So what IS the deal with the new Washington State Paid Sick Leave Law?
Well, for some Washington employers, the new Paid Sick Leave Law is not much of a “deal” at all. For others, the new requirements won’t have much, if any, impact on them. However, the new burden of revising and administering their sick-leave and PTO policies is bound to cost them a lot, at least indirectly.
Whatever the case…It’s here! Don’t fear! Get used to it!
Employers, maybe this post will help. I know you like “short and sweet” but, as much as I’ve tried, there’s just no getting around it. Here’s the “long” and “bitter” of it and what you need to know…
For starters, so as not to be confused, the paid sick-leave measure is included in the Washington Minimum Wage Act, passed in November of 2016. This paid sick-leave requirement is not to be confused with the Washington State paid family and medical leave law that will begin in 2019.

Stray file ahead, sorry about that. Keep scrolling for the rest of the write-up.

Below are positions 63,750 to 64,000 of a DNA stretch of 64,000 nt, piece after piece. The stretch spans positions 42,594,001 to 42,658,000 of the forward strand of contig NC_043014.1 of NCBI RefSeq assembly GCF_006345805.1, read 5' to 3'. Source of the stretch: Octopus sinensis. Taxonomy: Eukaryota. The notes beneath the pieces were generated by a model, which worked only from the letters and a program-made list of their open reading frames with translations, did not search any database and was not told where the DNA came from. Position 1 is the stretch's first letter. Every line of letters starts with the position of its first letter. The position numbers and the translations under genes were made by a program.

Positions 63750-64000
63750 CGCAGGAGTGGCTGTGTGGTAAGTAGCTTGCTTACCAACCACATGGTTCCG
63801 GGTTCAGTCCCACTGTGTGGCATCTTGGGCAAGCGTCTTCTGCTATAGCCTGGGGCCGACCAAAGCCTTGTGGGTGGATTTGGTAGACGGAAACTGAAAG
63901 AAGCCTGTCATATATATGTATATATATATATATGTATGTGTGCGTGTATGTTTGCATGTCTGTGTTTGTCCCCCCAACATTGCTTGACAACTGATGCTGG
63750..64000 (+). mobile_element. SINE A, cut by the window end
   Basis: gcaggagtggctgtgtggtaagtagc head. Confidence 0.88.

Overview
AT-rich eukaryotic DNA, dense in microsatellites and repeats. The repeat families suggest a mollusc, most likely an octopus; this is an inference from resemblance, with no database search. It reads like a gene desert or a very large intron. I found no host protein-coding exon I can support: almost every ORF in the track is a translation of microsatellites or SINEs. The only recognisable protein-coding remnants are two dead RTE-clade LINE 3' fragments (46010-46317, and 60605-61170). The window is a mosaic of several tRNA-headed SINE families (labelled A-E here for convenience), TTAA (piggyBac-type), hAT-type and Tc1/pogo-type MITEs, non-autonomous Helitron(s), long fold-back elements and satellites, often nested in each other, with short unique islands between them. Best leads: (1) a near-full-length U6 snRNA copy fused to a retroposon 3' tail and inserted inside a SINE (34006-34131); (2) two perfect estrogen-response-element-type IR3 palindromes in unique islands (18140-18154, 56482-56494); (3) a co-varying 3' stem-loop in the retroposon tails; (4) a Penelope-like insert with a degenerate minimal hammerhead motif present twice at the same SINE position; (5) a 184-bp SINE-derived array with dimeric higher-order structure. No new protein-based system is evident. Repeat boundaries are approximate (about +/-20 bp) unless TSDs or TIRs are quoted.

Here we go…paid sick-leave requirements:
- Became effective January 1, 2018.
- Applies to virtually all employers, regardless of your size or number of employees.
- Covers all “non-exempt” employees – those who are covered under the Washington Minimum Wage Act. This refers to all employees except those whose job duties meet the definition of a bona fide “Exempt” class of positions. They include: Executive, Administrative, Professional, Computer Professional, or Outside Salesperson.
- Non-exempt employees also includes those hourly-paid part-timers and full-timers, as well as seasonal, temporary, commissioned inside sales, per diem, and piece rate employees. It’s even possible that people who are paid a salary, but their position doesn’t fulfill the “duties” requirement to qualify for “exempt” status because that class of people must still be paid for their OT work at time & 1/2. (If you have those, that’s a whole other discussion for another time).
- Employees in positions that DO meet the duties test for exempt classification, per the Washington’s Minimum Wage Act, are NOT entitled to paid sick-leave under the new law.
- The accrual requirement requires your people to accrue one (1) hour of paid sick-leave for every forty (40) hours they work (or are assigned a location to be on duty). This accrual must begin on the first day of the employment for new employees and they must be allowed to use it starting on the 90th calendar day of their employment.